Eventuallyin 1880 the educational association comprising 14 of the founding Companies established was incorporated under the Company Acts as the City and Guilds of London Institute for the Advancement of Technical Education. In 1900 the Institute was granted a Royal Charter by Queen Victoria.
The locations of CGLI headquarters in London since its founding:
1879-80: Mercers’ Hall
1881-1913: Gresham College
1913: 3, St Helen’s Place – whilst Gresham College was rebuilt
1914: Leonard Street at the CGLI Finsbury technical College whilst the rebuilding of Gresham College continued
1915-57: Gresham College, Basinghall Street
1958 -1995: 76, Portland Place
1995+: 1, Giltspur Street.
1879 – 80: Mercers’ Hall
1881 – 87: Gresham College
1887 – 91: City and Guilds of London Central Institute, South Kensington
After 1891 the technological examinations became part of the examination department and between:
1891 – 1903 were based at Exhibition Road (Royal School of Needlework), South Kensington and at various locations namely:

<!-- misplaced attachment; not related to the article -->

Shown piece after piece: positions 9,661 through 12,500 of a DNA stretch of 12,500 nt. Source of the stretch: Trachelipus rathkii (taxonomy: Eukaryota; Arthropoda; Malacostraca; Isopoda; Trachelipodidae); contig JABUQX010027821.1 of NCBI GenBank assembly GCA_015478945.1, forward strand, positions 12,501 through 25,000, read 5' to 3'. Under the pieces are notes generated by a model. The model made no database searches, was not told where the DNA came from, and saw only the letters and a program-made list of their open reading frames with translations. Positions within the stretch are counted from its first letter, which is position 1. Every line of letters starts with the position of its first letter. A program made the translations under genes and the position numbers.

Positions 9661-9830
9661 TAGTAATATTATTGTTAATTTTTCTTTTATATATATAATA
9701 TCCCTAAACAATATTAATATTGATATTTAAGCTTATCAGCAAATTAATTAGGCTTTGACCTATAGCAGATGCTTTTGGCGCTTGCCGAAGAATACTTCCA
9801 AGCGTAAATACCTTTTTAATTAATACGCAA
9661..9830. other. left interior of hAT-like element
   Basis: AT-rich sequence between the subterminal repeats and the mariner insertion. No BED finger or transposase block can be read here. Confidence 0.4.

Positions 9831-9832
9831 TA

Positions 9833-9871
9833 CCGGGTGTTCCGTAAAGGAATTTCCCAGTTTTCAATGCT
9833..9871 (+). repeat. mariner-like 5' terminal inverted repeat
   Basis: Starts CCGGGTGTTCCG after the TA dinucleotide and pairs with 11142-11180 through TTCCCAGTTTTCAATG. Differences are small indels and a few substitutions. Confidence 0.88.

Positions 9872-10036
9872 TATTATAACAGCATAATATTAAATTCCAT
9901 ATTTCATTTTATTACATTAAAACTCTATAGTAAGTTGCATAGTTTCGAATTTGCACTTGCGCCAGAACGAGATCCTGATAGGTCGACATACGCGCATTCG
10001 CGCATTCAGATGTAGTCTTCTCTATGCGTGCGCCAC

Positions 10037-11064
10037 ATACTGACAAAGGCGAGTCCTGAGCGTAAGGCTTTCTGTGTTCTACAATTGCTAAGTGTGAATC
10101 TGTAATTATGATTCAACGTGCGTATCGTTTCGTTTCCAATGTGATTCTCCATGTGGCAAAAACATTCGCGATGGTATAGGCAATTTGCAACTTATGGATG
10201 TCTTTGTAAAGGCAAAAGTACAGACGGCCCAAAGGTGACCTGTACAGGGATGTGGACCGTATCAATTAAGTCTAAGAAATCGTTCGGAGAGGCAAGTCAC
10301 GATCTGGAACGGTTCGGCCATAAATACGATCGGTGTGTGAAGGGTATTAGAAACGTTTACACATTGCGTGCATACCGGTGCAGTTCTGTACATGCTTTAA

1903 – 22: Exhibition Road
1922 – 31: 29,Roland Gardens, South Kensington
1931 – 58: 31, Brechin Place
1958 – 1995: 76, Portland Place
1995 –present: 1, Giltspur Street
Some other dates:
1879 – 1926: City and Guilds Technical College, Finsbury – Leonard Street. Initially located in the premises of the Middle Class School in Cowper Street, classes started in November 1879 with teachers such as H. E. Armstrong and W. E. Ayrton. Eventually a new college was built in Leonard Street –foundation stone laid May 1881 and opened in 1883 as Finsbury Technical College.